Here’s how to make:
Trisha Yearwood’s (yes, the Trisha Yearwood!) Sweet Tea
Fill a teakettle or saucepan with enough water to completely cover 4 family-style tea bags, about 2 cups.
Bring to a boil and remove from the heat.
Let the tea stand for 10 minutes; remove tea bags.
Add 1 ½ cups of sugar to a gallon pitcher and add 1 cup of cold water.
Stir to mix slightly.
Pour the hot tea into the sugar mixture and stir until the sugar is dissolved.
Stir in 13 cups of cold water to fill the serving pitcher.
Don’t drink too much alcohol; a cold beer or cocktail may feel like a a great thirst-quencher, but an alcoholic beverage actually has a diuretic effect which can lead to dehydration. Alcohol can also reduce your body’s natural response system that protects it from overheating.
Did you know that a parched throat isn’t always a true indicator of thirst? True thirst can already kick in when you’re around 2 percent dehydrated-and beginning to experience fatigue. On most days, women need about 9 cups of fluids; men require 13 cups (this would include liquid in foods, like soup or watermelon). For each hour of running errands or exercising, add another 1 ½ to 2 ½ cups, then continue sipping for every 15 minutes afterward (if you’re in a place where you can do this). If you work out longer or it’s hot outside, you need to replace body-regulating electrolytes (including sodium and potassium, that’s lost when you sweat). Now you can use sports drinks, but they’re high in sugar. If possible, look for a low-calorie brand, or dilute it with some water.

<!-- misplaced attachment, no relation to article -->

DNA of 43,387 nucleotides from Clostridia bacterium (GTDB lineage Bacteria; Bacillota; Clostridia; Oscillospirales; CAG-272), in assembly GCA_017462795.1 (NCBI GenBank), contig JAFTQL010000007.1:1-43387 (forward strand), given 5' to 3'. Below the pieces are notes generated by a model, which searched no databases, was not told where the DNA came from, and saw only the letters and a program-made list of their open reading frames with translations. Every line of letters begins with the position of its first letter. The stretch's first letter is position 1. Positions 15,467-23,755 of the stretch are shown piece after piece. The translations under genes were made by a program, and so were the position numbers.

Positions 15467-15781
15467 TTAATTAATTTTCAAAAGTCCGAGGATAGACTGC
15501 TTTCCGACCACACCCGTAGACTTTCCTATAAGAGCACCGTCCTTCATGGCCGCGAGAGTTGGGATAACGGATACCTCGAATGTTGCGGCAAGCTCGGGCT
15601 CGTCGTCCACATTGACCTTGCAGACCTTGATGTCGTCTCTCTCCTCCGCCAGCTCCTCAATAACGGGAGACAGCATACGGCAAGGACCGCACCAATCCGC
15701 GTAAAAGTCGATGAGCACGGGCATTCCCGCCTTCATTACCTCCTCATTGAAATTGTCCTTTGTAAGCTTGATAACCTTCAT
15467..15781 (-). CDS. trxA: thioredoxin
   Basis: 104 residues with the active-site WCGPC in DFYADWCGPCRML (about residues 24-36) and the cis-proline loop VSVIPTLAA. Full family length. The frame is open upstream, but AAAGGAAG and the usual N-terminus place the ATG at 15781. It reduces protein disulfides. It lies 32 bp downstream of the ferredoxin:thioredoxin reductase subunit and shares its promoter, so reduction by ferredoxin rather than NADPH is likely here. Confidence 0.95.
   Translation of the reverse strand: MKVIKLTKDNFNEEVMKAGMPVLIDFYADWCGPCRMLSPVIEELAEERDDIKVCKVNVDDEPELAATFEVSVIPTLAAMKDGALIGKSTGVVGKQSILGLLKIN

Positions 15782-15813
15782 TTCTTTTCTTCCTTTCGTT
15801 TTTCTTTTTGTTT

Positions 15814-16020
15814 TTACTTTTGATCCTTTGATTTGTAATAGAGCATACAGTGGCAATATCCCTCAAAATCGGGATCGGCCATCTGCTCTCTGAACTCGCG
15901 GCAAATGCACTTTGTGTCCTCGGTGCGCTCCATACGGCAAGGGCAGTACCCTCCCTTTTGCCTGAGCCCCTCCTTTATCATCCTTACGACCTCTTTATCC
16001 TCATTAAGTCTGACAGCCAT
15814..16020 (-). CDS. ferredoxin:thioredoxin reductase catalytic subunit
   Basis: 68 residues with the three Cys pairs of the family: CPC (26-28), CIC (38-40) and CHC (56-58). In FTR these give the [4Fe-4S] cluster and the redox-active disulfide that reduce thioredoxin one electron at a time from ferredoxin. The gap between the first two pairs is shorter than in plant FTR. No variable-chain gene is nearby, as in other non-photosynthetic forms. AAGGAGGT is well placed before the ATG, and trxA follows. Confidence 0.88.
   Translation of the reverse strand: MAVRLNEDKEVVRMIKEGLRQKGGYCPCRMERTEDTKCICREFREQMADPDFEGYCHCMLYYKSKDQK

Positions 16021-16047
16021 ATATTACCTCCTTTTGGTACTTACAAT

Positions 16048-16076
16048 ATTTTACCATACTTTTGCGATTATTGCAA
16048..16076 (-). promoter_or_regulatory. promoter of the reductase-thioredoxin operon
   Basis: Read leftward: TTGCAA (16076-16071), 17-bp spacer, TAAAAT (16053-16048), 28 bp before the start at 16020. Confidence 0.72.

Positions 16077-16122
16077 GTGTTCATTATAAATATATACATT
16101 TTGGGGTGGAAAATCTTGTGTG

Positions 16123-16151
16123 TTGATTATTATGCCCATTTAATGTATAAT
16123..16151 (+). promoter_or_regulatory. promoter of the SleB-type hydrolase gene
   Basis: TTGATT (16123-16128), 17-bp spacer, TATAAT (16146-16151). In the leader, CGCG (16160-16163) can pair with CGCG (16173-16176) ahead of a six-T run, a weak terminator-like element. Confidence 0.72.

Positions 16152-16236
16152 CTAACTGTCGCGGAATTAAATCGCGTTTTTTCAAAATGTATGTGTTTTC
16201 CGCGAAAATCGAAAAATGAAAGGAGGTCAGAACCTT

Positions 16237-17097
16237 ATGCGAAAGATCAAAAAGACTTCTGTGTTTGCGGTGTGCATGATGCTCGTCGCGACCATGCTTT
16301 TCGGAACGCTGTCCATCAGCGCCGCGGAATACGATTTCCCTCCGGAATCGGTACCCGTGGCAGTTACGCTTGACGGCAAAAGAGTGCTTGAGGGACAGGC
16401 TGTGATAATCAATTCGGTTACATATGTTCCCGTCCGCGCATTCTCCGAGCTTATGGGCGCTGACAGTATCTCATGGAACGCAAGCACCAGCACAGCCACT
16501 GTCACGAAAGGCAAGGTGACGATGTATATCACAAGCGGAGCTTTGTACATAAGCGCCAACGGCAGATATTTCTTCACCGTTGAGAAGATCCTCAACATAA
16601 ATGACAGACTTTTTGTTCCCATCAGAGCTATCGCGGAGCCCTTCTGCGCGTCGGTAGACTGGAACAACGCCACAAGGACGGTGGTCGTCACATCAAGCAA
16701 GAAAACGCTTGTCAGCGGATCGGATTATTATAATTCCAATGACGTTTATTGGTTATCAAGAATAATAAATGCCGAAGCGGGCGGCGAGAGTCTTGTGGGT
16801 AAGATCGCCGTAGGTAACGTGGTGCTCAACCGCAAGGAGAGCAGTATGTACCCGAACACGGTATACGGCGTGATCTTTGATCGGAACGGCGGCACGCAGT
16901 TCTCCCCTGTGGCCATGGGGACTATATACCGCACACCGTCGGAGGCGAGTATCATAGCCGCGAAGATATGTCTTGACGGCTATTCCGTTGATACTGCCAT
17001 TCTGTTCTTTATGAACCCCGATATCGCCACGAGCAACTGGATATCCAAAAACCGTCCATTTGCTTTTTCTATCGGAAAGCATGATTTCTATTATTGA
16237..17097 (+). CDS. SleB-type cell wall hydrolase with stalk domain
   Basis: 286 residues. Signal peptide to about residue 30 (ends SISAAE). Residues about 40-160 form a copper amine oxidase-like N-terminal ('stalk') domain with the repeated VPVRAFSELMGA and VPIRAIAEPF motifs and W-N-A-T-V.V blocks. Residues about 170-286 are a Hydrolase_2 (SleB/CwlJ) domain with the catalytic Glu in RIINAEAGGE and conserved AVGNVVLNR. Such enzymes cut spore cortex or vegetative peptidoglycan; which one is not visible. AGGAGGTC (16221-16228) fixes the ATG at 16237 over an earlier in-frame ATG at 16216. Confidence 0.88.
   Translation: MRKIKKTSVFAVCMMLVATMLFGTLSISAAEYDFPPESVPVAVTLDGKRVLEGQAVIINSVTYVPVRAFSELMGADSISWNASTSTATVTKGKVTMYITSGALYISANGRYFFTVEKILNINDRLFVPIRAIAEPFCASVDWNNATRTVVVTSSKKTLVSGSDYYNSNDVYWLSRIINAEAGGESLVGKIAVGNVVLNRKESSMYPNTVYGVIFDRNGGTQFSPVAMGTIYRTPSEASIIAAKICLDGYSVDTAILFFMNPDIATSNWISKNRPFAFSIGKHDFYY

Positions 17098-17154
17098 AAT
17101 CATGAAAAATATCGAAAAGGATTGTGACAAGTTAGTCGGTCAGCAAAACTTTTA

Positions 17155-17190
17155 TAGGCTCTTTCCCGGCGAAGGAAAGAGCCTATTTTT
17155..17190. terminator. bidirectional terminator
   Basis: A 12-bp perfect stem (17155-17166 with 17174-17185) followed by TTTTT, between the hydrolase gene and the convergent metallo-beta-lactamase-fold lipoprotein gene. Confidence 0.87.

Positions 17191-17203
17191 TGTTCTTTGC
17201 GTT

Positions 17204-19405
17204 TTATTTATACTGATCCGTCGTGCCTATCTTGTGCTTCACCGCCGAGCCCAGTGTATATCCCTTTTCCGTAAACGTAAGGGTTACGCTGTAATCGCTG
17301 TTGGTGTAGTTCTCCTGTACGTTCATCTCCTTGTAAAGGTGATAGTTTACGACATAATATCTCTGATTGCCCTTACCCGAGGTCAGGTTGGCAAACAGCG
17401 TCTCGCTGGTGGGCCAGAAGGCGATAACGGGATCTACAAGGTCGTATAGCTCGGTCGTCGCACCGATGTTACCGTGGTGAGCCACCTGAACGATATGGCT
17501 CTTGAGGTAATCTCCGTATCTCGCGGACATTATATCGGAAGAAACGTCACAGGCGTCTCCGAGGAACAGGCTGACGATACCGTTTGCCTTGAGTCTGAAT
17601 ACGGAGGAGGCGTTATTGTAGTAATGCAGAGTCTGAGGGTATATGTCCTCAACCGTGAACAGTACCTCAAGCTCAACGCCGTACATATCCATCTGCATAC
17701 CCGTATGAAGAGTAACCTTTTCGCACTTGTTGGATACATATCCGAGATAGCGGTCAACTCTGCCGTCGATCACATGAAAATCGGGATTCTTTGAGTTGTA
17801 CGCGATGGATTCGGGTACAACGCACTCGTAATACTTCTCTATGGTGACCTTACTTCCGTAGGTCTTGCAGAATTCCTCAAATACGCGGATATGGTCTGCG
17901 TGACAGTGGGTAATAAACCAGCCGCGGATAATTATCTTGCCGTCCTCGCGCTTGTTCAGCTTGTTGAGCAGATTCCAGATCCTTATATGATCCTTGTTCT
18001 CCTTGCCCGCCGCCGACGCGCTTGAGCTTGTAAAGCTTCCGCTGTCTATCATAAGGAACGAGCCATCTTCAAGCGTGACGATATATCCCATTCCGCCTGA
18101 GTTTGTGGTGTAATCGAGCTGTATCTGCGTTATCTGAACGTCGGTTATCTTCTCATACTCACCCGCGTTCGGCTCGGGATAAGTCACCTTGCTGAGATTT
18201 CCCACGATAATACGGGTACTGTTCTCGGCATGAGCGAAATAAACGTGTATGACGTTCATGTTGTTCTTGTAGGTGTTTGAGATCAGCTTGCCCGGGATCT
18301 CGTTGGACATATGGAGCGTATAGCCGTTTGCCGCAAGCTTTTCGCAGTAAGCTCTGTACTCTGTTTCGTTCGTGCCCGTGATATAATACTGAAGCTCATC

If possible, drink before you’re thirsty and make sure that you continue to sweat.
Please Note: Due to the water intake, you are going to pee a bit; there’s no getting around it. Be sure to check for light-colored urine; it’s a sign of good hydration.
Sugar-sweetened soft drinks are the no. 1 source of added sugar in American diets (17 teaspoons in a 20-ounce bottle of soda!). The recommended amount of added sugar per day is just five to nine teaspoons. It’s hard though, to totally give up soft drinks just like that. (I am particularly fond of Coca Cola Classic and the late, great Surge. But for several years now, I limit myself to just two soft drinks a week-Friday and Saturday. It was so hard at first. But I stuck to it-and now I can do this without even thinking about it anymore. I’ve since extended the limiting to chocolate candy and potato chips. I didn’t say that I’ve given up any of these entirely-still a work in progress!
Three Regional Soda Favorites
Saranac Orange Cream has been bottled in Utica, New York since 1888. It’s a balance of orange flavor with a subtle creaminess. Go to www.saranac.com for more details.
Boysenberry Soda is from Oregon; it’s made with Pacific Northwest boysenberries and sparkling water. For more info, visit www.hotlipssoda.com.
Abita Root Beer is a Louisiana staple, a light, peppery root beer with punch. Made with cane sugar, the sweetness is both mellow refreshing. To find out more, log on to www.abita.com.
Perk up and customize a glass of lemonade; add “flavor bursts” by way of ice cubes.
To Do: Fill ice trays with fruit juice, and pop in raspberries, strawberries or blueberries. As the ice melts, the taste will shift!
Sources: food/recipes section–Bettter Homes and Gardens, July 2013, “Hot Topic” by Amanda MacMillan, food/know-how section-Better Homes and Gardens, July 2012, “Old-school cool” by Lauren Frandsen and Megan Falcone–Better Homes and Gardens, July 2011